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Institution

Radboud University Nijmegen Medical Centre

HealthcareNijmegen, Gelderland, Netherlands
About: Radboud University Nijmegen Medical Centre is a healthcare organization based out in Nijmegen, Gelderland, Netherlands. It is known for research contribution in the topics: Population & Health care. The organization has 7193 authors who have published 12657 publications receiving 659283 citations.


Papers
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Journal ArticleDOI
TL;DR: These recommendations intend informing rheumatologists, patients, national rheumology societies, hospital officials, social security agencies and regulators about EULAR's most recent consensus on the management of RA, aimed at attaining best outcomes with current therapies.
Abstract: In this article, the 2010 European League against Rheumatism (EULAR) recommendations for the management of rheumatoid arthritis (RA) with synthetic and biological disease-modifying antirheumatic drugs (sDMARDs and bDMARDs, respectively) have been updated. The 2013 update has been developed by an international task force, which based its decisions mostly on evidence from three systematic literature reviews (one each on sDMARDs, including glucocorticoids, bDMARDs and safety aspects of DMARD therapy); treatment strategies were also covered by the searches. The evidence presented was discussed and summarised by the experts in the course of a consensus finding and voting process. Levels of evidence and grades of recommendations were derived and levels of agreement (strengths of recommendations) were determined. Fourteen recommendations were developed (instead of 15 in 2010). Some of the 2010 recommendations were deleted, and others were amended or split. The recommendations cover general aspects, such as attainment of remission or low disease activity using a treat-to-target approach, and the need for shared decision-making between rheumatologists and patients. The more specific items relate to starting DMARD therapy using a conventional sDMARD (csDMARD) strategy in combination with glucocorticoids, followed by the addition of a bDMARD or another csDMARD strategy (after stratification by presence or absence of adverse risk factors) if the treatment target is not reached within 6 months (or improvement not seen at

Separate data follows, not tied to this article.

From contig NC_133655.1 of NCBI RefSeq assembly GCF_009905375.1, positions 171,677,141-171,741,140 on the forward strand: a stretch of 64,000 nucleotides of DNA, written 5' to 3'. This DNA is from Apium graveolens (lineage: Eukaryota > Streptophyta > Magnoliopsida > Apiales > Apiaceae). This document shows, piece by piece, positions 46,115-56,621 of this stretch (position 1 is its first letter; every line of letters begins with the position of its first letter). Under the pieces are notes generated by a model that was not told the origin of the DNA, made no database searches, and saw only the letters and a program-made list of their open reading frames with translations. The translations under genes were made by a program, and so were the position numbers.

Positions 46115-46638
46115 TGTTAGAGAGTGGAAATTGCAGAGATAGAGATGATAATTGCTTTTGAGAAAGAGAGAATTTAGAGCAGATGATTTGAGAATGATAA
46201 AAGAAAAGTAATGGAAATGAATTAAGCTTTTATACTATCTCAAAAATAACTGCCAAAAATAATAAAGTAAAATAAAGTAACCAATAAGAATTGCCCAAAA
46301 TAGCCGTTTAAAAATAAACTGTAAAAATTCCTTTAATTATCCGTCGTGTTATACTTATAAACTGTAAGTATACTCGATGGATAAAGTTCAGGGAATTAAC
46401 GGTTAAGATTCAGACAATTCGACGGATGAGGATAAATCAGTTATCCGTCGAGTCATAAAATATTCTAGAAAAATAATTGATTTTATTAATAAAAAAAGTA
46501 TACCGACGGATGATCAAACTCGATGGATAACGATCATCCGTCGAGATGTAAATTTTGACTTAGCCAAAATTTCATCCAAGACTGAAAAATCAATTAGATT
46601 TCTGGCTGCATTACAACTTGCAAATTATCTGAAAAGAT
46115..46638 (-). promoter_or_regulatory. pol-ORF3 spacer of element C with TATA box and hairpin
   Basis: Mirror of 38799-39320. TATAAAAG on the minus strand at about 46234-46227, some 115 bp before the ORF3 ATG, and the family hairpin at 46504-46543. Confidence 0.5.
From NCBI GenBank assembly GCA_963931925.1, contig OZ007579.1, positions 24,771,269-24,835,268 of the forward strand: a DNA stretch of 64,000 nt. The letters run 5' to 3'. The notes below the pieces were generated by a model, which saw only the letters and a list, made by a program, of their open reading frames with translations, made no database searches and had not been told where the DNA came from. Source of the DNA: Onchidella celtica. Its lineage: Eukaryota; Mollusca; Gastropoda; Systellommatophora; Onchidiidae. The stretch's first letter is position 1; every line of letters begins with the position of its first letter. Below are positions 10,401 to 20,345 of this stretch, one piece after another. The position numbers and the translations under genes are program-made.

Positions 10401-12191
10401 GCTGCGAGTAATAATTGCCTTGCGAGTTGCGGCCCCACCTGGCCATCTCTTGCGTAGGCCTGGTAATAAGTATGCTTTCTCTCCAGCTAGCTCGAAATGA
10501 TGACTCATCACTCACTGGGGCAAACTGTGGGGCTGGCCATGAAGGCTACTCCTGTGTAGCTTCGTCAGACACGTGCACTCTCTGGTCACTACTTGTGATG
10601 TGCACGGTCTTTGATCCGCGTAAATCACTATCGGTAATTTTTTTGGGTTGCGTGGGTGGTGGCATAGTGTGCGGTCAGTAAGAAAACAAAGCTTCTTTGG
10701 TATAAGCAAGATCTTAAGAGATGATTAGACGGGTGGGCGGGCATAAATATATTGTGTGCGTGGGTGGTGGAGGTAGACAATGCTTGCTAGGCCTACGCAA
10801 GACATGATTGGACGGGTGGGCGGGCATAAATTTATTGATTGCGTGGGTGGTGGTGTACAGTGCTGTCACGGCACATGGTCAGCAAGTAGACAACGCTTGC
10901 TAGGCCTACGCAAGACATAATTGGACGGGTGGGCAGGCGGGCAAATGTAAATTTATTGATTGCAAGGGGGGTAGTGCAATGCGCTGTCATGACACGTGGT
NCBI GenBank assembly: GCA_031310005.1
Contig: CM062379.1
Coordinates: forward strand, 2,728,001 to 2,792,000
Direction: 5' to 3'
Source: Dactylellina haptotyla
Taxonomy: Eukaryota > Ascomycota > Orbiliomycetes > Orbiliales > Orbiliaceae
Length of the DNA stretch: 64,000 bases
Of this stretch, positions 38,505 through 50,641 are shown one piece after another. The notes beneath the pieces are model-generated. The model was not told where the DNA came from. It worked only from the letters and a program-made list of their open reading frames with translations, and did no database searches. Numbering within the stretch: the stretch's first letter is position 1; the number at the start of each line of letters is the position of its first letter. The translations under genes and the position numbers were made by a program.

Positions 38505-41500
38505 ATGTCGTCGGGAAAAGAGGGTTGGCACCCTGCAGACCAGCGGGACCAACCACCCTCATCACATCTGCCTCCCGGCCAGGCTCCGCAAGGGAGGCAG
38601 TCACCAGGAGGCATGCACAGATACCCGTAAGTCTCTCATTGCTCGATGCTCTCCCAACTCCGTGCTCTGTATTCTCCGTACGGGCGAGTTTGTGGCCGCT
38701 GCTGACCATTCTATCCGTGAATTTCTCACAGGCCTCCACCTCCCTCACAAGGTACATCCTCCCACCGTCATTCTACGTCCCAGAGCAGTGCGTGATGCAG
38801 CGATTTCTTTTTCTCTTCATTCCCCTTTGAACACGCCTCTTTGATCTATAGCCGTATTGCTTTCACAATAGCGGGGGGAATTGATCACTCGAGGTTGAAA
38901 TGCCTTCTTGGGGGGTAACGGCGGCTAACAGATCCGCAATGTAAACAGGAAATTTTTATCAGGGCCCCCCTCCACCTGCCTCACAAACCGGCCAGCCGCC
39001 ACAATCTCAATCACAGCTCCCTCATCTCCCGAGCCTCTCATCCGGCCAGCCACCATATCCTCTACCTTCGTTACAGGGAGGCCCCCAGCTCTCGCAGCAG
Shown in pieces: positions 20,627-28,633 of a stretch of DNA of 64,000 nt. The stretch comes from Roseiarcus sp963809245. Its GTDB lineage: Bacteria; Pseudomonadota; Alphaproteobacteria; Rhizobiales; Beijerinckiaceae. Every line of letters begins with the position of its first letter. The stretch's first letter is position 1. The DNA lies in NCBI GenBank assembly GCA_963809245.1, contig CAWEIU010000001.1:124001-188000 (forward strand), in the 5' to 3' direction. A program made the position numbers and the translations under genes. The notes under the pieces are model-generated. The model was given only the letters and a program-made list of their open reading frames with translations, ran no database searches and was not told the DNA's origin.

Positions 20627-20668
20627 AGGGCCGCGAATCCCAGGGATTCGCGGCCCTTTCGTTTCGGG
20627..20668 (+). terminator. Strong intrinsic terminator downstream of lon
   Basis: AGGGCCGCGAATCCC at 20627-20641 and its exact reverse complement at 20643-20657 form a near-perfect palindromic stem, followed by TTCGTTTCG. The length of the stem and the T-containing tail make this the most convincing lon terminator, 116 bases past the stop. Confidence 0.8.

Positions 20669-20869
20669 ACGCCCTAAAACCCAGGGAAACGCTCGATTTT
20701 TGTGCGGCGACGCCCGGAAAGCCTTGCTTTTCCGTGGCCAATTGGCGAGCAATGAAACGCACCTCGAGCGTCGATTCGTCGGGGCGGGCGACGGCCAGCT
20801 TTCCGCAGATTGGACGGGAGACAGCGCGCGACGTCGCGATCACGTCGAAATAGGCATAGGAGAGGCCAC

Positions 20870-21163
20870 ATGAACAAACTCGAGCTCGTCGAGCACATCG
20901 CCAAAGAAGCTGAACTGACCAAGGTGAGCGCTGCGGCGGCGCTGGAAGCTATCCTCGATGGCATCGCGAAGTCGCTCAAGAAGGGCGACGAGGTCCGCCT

4,730 citations

Journal ArticleDOI
TL;DR: This Position Paper summarises the main outcomes of this international effort to provide the STandards for ReportIng Vascular changes on nEuroimaging (STRIVE).
Abstract: Cerebral small vessel disease (SVD) is a common accompaniment of ageing. Features seen on neuroimaging include recent small subcortical infarcts, lacunes, white matter hyperintensities, perivascular spaces, microbleeds, and brain atrophy. SVD can present as a stroke or cognitive decline, or can have few or no symptoms. SVD frequently coexists with neurodegenerative disease, and can exacerbate cognitive deficits, physical disabilities, and other symptoms of neurodegeneration. Terminology and definitions for imaging the features of SVD vary widely, which is also true for protocols for image acquisition and image analysis. This lack of consistency hampers progress in identifying the contribution of SVD to the pathophysiology and clinical features of common neurodegenerative diseases. We are an international working group from the Centres of Excellence in Neurodegeneration. We completed a structured process to develop definitions and imaging standards for markers and consequences of SVD. We aimed to achieve the following: first, to provide a common advisory about terms and definitions for features visible on MRI; second, to suggest minimum standards for image acquisition and analysis; third, to agree on standards for scientific reporting of changes related to SVD on neuroimaging; and fourth, to review emerging imaging methods for detection and quantification of preclinical manifestations of SVD. Our findings and recommendations apply to research studies, and can be used in the clinical setting to standardise image interpretation, acquisition, and reporting. This Position Paper summarises the main outcomes of this international effort to provide the STandards for ReportIng Vascular changes on nEuroimaging (STRIVE).